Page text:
The girls have put their stamp of approval on the apple butter...they've already eaten the half jar that was not full enough to process.

Friday, October 24, 2008

Our OTHER crop...

Here at the OAH, we do have another crop that we routinely grow...Miniature Australian Shepherds! DH recently did a business plan for running cattle or goats on a larger parcel of land and found that we were profitting much more on the puppies we breed, love on, and bless other families with. Here's a taste of the puppies we get to love on for 8 short weeks before sending them off to "forever homes."

We've only got one puppy left from this litter and it's always a bit *too* quite around here after the last pup is sold. The girls go in the back and seem a bit lost without little pups nibbling at their toes and tugging at their socks...begging to play.

Mini Aussies are great dogs and we keep in touch with many of our buyers...getting photo updates and hearing about how their furriest family member enriches their lives. It's an awesome, fun side business that allows my girls to learn responsibility and get tons of payoff in puppy kisses!

If you'd like to see more info about our Aussies, check out our business website at sitekreator.com/miniaussiepups.

Tuesday, October 21, 2008


DH found a big sale at Lowe's and brought home just a few trees & bushes. After planting them all, here's the current count:

4 Peach Trees
2 Apple Trees
1 Pear Tree
1 Apricot Tree
2 Pecan Trees
8 Blackberry Bushes
3 Blueberry Bushes


The veggie garden was a bit slow this year, but I hear that from a lot of gardeners. The stars of the garden were the potatoes and the black-eyed peas. My tomatoes have JUST started producing and I'm holding my breath that the first frost will hold off a bit longer.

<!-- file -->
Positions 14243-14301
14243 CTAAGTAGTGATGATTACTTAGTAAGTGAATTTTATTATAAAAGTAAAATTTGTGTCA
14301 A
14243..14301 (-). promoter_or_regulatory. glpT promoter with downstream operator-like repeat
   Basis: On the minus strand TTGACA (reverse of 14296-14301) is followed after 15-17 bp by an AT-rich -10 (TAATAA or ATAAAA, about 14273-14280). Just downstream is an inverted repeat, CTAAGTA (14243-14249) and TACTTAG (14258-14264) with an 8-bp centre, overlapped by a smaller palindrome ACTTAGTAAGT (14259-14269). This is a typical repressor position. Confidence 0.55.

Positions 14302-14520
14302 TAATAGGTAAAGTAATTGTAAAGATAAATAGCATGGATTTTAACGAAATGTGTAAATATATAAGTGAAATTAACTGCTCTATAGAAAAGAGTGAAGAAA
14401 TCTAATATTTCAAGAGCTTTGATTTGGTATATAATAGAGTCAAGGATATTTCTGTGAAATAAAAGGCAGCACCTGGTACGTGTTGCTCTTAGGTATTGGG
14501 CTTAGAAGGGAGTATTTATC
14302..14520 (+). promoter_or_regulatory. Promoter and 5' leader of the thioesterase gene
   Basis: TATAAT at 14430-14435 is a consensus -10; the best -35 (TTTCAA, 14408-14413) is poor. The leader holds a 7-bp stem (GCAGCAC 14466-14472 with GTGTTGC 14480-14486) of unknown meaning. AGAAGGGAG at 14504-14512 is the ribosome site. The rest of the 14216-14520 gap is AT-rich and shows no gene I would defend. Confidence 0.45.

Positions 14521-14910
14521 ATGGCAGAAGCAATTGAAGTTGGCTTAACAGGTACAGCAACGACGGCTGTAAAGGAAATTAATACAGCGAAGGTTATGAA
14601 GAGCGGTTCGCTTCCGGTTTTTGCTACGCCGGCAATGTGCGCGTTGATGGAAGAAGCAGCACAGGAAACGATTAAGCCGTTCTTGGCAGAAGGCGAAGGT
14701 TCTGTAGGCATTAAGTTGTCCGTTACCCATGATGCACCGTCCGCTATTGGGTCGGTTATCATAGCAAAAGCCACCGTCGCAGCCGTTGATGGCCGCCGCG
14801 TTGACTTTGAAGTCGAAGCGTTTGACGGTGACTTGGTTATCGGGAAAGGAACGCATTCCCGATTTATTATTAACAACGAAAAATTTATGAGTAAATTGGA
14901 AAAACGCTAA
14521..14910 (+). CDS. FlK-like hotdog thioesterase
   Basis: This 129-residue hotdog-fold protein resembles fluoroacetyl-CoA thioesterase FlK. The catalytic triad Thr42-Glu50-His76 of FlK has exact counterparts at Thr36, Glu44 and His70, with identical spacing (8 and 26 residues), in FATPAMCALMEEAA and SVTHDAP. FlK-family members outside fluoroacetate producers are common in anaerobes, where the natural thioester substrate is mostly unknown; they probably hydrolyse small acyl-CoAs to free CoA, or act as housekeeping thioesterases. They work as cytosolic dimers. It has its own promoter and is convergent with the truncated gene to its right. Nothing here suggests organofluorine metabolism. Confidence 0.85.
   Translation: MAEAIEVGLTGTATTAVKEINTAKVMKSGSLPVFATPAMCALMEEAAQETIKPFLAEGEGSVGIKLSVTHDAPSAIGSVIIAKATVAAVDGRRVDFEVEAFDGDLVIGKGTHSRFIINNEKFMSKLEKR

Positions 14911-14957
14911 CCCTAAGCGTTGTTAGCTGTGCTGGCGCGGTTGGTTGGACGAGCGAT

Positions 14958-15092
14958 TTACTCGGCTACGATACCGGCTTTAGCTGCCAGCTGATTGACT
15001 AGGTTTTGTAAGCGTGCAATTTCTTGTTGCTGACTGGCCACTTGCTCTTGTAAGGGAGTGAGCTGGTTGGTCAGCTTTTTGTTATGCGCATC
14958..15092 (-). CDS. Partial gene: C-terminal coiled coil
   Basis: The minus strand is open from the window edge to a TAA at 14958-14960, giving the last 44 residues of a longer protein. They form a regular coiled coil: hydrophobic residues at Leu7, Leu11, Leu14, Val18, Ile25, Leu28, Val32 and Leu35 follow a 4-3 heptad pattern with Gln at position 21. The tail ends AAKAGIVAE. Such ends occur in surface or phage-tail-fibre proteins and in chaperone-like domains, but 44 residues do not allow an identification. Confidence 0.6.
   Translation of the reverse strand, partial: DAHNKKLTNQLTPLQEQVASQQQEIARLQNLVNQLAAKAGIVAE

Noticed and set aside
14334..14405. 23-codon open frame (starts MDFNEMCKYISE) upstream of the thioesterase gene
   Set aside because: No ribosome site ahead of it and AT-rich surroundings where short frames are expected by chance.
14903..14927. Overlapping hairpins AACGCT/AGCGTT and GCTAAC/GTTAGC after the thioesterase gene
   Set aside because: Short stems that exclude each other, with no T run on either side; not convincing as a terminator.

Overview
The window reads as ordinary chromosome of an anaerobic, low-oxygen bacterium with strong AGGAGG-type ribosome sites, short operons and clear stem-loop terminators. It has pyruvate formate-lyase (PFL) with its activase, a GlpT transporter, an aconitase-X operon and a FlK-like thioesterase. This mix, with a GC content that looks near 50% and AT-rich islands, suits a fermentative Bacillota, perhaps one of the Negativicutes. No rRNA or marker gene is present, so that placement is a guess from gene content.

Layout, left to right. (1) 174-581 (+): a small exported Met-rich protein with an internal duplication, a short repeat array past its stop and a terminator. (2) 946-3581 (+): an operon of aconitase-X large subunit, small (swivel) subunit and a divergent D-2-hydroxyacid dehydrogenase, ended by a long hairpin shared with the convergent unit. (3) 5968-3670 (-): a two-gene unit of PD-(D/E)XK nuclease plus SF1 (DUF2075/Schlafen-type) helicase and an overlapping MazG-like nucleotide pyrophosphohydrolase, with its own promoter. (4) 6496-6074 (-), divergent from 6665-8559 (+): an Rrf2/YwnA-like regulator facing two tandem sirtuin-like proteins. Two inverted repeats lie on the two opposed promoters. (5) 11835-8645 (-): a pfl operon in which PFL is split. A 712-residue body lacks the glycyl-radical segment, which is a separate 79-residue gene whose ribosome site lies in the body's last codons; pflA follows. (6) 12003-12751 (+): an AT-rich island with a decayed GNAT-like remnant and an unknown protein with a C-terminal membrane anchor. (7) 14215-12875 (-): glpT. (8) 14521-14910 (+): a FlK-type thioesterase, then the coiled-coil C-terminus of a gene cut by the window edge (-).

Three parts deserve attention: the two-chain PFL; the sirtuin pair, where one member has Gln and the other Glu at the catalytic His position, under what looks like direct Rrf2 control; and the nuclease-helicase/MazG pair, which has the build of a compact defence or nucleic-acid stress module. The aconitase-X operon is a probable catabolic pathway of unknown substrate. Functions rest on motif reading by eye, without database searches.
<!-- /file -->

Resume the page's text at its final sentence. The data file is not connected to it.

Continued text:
As for Fall...I've taken my knitting needles back up. You see, knitting is my fall and winter hobby (aside from perusing seed catalogs, that is). In the spring and summer, I'll be back outside in the garden with perpetual dirt under my raggedy nails.

If you'd like to branch out this fall and winter, keep reading and I'll share some knitting magic with you! It's all part of the homestead! ;-)

Saturday, June 28, 2008

Scavenging @ the ocean...

While we were on vacation, I picked up a few things for the garden! We found a few beautiful pieces of driftwood. One piece used to be a huge stump of a very old tree. I think she'd be happy in her new home. I'm adding her as an end table in one of our sitting areas...just as soon as I can load it into the riding lawnmower trailer. After a bit of deliberation I decided to let it dry out a bit before trying to move it as it is a bit spongy in places around the edges.
Here are some nice, straight pieces of driftwood that I plan to use as edging. They're so organic...much better than plastic edging, which seems a bit jarring in a natural environment.
These flowers are from a plant my Father-In-Law gifted me...he called them "Mexican Petunias." I don't know if that's the real name, but they are amazing! At least 4 feet tall and they can be dug up and divided every year.

Thursday, June 26, 2008

Harvest Keeper Challenge!

After checking in on one of my favorite blogs, Brambleberries in the Rain , I was totally turned on to a movement called Harvest Keepers. Check it out for yourselves here! Join the club! We can all use a bit of homecanned produce in our lives! I can taste the blackeyed peas now...

Tuesday, June 24, 2008

There is a very good reason...

...that I've been a ba-a-a-a-ad blogger lately. I promise. It has something to do with this:

But I'm back and I'm going to make it up to you. Really....here, look at this pretty picture!